Chris Behan

Can Machines Think?

Consider the following scenario:

You're seated at a poker table in Las Vegas. There are two other players at the table. One of the players is wearing sunglasses and a cowboy hat. "Sunglasses inside?" You ask internally. Strange, but not as strange as the player to his left. This player is a robot, with a monitor where his head should be. After suppressing your initial surprise, you shift your focus to the game, 5-card draw. You pick up your freshly dealt hand off the beer-stained velvet. 10 of Clubs, Queen of Hearts, 9 of Diamonds, King of Spades, Jack of Clubs. You rearrange them in descending order: King, Queen, Jack, 10, 9; a straight, booyah.

Let's pause for a moment. How did you rearrange the cards in your hand? Would you say that you had to think to do this? You probably started out by placing the King at the leftmost position in your hand. You then placed the Queen to the right of the King, then the Jack to the right of the Queen, and voila, your hand was sorted.

  1. 10, Q, 9, K, J
  2. K, 10, Q, 9, J
  3. K, Q, 10, 9 J
  4. K, Q, J, 10, 9

You performed a sorting algorithm without even realizing it. We can even describe this algorithm in just 7 lines of python code:

def sort_hand(hand):
    sorted_hand = []
    while hand:
        largest = max(hand)
        sorted_hand.append(largest)
        hand.remove(largest)
    return sorted_hand

In fact, this is the exact code that the robot player executed to sort the cards in his hand. With that in mind, I ask you, Can Machines Think?

To avoid an endless argument over the semantics of the question, let's define thinking as

"Everything the conscious human mind does."

This includes mental arithmetic, remembering, connecting ideas, and any other task that takes up conscious cognitive capacity.

Additionally, let's use Computers as our sample machine.

https://upload.wikimedia.org/wikipedia/commons/e/e5/Von_Neumann_Architecture.svg

Sorting your hand required conscious cognitive effort; you did not just randomly shuffle the cards into descending order. According to our definition, you had to think. We were also able to show, with 7 lines of python code, that a computer can do a subset of what the conscious human mind does; namely sorting. It seems reasonable then, to conclude that machines can think to a degree, even if that degree is substantially less than that of a conscious human mind.

You may refute this argument, claiming that although the outcome in both situations is the same; a sorted hand, you reasoned about the sorting in some sort of creative way that only the human mind is capable of doing. I often hear this argument from my friends who are defensive about having their cognitive abilities compared to a computer. When I ask these friends to elaborate on this creative process they usually give me an explanation of learning, but that does not apply in the scenario of sorting a deck of cards, which if you are reading this post, you likely already know how to do. Both you and your computer adversary followed a procedure, searching for the largest card in your hand, storing it in memory, placing it at the appropriate position, then repeating this process with the next largest card. The real difference between you and the computer is:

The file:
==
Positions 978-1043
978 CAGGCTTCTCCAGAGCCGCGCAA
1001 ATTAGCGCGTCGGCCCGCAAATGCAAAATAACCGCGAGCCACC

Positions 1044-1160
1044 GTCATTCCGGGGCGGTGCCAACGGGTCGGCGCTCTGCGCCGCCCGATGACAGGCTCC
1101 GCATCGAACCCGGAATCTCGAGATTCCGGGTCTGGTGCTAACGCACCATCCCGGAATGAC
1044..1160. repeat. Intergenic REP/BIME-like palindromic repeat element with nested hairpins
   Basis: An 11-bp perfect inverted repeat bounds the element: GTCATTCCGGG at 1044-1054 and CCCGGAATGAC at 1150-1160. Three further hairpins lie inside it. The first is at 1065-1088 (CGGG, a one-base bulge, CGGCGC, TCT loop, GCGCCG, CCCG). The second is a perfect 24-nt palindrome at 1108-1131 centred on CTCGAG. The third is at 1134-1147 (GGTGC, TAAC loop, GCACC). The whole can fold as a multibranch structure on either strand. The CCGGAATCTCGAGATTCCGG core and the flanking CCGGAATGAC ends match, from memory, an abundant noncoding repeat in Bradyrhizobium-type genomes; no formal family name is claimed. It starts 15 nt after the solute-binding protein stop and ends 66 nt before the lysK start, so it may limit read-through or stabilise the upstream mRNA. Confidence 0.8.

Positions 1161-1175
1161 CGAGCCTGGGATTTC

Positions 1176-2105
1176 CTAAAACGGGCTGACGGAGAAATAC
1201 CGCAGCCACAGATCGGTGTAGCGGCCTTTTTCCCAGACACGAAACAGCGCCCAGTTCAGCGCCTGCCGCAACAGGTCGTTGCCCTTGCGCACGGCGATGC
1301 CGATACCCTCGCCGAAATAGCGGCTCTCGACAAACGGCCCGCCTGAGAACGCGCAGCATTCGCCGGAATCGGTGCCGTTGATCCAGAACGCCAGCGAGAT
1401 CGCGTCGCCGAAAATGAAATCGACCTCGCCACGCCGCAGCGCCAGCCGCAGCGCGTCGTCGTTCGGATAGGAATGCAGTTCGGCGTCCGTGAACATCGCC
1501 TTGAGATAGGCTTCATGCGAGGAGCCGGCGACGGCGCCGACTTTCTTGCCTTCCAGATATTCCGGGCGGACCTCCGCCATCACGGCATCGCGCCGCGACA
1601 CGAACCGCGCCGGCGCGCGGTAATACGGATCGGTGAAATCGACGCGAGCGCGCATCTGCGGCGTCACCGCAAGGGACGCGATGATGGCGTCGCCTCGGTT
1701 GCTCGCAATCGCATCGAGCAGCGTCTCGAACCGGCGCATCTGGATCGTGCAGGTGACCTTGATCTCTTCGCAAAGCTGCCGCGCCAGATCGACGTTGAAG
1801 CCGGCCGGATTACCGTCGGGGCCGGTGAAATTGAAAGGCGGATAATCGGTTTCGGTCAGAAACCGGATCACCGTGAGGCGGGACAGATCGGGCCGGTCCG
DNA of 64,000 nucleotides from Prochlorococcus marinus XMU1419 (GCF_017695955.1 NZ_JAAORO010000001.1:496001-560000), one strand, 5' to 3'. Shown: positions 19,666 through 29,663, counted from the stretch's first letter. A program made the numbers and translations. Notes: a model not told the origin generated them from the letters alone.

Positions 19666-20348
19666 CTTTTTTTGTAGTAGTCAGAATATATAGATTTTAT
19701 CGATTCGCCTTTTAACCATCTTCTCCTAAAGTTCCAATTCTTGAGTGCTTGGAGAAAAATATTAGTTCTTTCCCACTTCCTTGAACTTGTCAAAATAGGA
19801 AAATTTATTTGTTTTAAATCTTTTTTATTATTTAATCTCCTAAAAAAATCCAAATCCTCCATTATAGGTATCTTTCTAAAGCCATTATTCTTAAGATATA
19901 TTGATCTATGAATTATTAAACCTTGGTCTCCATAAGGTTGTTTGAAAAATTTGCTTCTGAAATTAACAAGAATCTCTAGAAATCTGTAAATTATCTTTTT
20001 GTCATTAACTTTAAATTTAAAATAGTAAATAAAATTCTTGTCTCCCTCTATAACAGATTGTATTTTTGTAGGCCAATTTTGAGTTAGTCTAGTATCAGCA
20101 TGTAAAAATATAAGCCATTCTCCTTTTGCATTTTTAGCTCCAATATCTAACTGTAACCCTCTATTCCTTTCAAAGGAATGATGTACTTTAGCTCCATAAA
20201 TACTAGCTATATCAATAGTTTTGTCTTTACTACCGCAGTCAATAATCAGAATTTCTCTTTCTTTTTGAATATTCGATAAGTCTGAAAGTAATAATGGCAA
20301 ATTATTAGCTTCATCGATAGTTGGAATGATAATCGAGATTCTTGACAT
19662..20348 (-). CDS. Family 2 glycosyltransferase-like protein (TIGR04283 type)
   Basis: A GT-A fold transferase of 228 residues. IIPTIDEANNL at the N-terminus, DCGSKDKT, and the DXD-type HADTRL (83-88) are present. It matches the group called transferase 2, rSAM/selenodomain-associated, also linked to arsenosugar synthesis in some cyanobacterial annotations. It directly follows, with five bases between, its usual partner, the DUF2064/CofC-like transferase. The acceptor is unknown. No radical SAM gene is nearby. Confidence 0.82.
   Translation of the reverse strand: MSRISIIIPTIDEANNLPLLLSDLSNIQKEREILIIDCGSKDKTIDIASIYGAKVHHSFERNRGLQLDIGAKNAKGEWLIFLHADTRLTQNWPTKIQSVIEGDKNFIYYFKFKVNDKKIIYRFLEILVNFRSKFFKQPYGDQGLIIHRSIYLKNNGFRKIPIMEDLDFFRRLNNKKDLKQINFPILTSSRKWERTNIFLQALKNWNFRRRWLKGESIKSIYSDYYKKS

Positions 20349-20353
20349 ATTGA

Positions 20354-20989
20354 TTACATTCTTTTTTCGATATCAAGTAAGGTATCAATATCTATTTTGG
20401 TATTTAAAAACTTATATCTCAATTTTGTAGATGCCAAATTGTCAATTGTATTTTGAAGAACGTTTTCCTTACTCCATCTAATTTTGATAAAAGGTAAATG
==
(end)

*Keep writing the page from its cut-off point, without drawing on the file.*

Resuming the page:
1. You lack the focus of the computer. You did not just blindly execute the sorting procedure. Instead, as you sorted the cards, your mind wandered, connecting the experience to similar situations you've encountered in the past, visualizing your favorite TikTok, and thinking about what show you're going to watch on Netflix tonight.
  2. The program executed on the computer is static, it does not change, whereas the program of our human brain is constantly being modified. Each thought, action, and experience we have modifies our "program". Perform an addition in your head, you just strengthened the neural pathways associated with addition, sort a deck of cards, and you just strengthened the neural pathways associated with sorting. This phenomenon is known as Neuroplasticity.
  3. Your hardware is unique. Since our brain's program has been constantly re-writing itself since birth, no two humans can have the exact same program running.

It is nonsensical to dismiss the sorting performed by the computer as less than thinking just because the means to perform the sort differed from that of a human. Can a plane not fly because how it attains lift is different from a bird?